A crowd packed Sanders Theatre to capacity Wednesday afternoon as the University celebrated the launch of the Hutchins Center for African and African American Research by conferring the W.E.B. Du Bois medal on six celebrity recipients.
The event was presided over by professor Henry Louis Gates, Jr., and by Glenn H. Hutchins ’77, the donor whose $15 million gift established the Hutchins Center, which will be located on Mount Auburn St. and will house seven existing initiatives and four new initiatives devoted to African and African American studies.
Honored at the ceremony were U.S. Rep. John R. Lewis, Supreme Court Justice Sonia M. Sotomayor, senior advisor to President Barack Obama Valerie B. Jarrett, the playwright and "Lincoln" screenwriter Tony Kushner, film director Steven Spielberg, and National Basketball Association commissioner David J. Stern. Due to the government shutdown, Lewis and Jarrett remained in Washington, D.C., and were honored in absentia.
But while much pomp was directed at the honorees, the event was, at its core, a celebration of Africans and African Americans at Harvard, as well as of the new Hutchins Center. Gates kicked off the nearly two and a half hour program by detailing the long and ranging history of blacks at Harvard, and of the development of the African and African American Studies department.
“We have come so very far, so very far by faith, and lots of hard work, since those contentious early days when the fledgling department was so very vulnerable, its future deeply in doubt,” Gates said. “We need people like Glenn Hutchins, the person whose intelligence is a force multiplier. The person who doesn’t just have the vision, but who also has a way to make that vision a reality.”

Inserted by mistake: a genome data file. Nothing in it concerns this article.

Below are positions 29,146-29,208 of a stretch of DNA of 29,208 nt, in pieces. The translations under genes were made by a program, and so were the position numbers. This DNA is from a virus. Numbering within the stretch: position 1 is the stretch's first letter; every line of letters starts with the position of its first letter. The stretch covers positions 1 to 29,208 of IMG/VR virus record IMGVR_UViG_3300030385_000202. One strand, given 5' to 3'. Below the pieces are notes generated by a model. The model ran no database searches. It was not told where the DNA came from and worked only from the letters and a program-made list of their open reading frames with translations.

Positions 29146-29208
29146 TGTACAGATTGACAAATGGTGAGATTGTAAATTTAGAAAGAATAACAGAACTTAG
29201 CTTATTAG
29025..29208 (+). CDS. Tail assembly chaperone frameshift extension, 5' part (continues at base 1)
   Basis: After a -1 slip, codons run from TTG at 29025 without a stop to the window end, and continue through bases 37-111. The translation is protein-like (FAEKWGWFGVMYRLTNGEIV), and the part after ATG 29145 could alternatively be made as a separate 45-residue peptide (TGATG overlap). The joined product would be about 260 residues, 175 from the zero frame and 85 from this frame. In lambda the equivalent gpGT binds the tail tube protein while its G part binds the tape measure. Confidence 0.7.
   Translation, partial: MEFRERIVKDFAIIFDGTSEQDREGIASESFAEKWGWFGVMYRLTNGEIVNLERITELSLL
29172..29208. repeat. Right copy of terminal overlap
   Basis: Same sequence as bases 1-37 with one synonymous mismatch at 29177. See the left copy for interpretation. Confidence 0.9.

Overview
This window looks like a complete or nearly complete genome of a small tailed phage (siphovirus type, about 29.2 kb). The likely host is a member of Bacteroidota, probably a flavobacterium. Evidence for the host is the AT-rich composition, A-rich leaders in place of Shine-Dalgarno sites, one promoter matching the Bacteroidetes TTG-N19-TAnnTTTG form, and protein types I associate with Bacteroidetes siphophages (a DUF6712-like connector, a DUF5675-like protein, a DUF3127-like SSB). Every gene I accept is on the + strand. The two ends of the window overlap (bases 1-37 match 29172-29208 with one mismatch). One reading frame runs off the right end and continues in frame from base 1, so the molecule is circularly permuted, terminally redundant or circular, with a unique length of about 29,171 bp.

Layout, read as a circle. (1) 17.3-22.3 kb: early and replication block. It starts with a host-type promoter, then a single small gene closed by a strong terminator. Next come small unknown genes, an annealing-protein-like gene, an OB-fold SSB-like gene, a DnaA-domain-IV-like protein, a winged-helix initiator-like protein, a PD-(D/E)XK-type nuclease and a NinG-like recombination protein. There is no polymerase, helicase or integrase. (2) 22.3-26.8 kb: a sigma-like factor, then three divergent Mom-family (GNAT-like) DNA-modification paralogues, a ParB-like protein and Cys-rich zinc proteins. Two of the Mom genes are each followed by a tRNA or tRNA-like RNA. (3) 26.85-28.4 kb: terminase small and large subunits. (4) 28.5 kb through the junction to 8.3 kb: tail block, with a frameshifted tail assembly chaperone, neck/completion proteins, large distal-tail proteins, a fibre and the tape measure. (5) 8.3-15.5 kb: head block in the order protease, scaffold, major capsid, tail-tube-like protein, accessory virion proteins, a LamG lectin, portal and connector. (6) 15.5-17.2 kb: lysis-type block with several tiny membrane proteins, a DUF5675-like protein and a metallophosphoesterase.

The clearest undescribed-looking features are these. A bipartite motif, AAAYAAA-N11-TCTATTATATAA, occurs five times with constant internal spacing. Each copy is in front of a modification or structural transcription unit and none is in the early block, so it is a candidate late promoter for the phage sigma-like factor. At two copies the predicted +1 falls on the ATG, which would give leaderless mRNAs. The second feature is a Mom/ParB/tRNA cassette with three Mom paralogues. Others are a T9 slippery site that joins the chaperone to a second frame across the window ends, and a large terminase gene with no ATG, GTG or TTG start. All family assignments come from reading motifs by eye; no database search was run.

When Hutchins took the the podium a few minutes later, he outlined the specifics of the new center and then cued a video featuring many of Harvard’s leaders--past and present--talking about their high expectations for the new center.
When it came time to award the medals, a lighter moment was had when presenter Mass. Governor Deval L. Patrick ’78 chose to make a joke out of the fact that he took the stage without a formal introduction before presenting the Du Bois medal to Jarrett.
“I will treasure this recognition, and pledge to earn it each day by promotion equality of access to opportunity through all,” Jarrett wrote in a note relayed by Patrick.
After Kushner, an award-winning playwright and the screenwriter for Spielberg’s acclaimed films "Lincoln" and "Munich", was given his medal, Celtics star Bill Russell came to the podium to introduce Stern, praising him for the league’s massive community-service efforts during his time as commissioner.
“In recognizing me, you’re recognizing the power of sports, my colleagues at the NBA, and the thousands of players who I’ve had the pleasure to see play while I’ve been associated with the NBA,” Stern said after receiving his medal.
After Stern, Harvard Law School Dean Martha L. Minow introduced Justice Sotomayor, who appeared emotional during her remarks.
“I [am] humbled because I am included in this company of co-honorees who have done such extraordinary things in their life, humbled because I am being given an award by a school and department and people who I so greatly admire in their endeavors,” she said. “I am always reminded and continue to remember that I never stand alone.”
After Hutchins took the podium again to recognize Rep. Lewis--who, like Jarrett, remained in Washington, D.C. due to the government shutdown--University President Drew G. Faust rose to honor Spielberg “for bringing us stories of Africans and African Americans, stories of struggles for freedom and justice that bond all of us in a common humanity.”
—Staff writer Matthew Q. Clarida can be reached at firstname.lastname@example.org. Follow him on Twitter @MattClarida.
This article has been revised to reflect the following corrections:
CORRECTION: Oct. 3, 2013
An earlier version of the caption of the photo accompanying this article misspelled the last name of Supreme Court Justice Sonia Sotomayor.
CORRECTION: Oct. 14, 2013
An earlier version of this article incorrectly stated the number of initiatives that are being housed within the new Hutchins Center for African and African American Research. In fact, the Hutchins Center is uniting seven existing initiatives and four new initiatives, not nine initiatives total.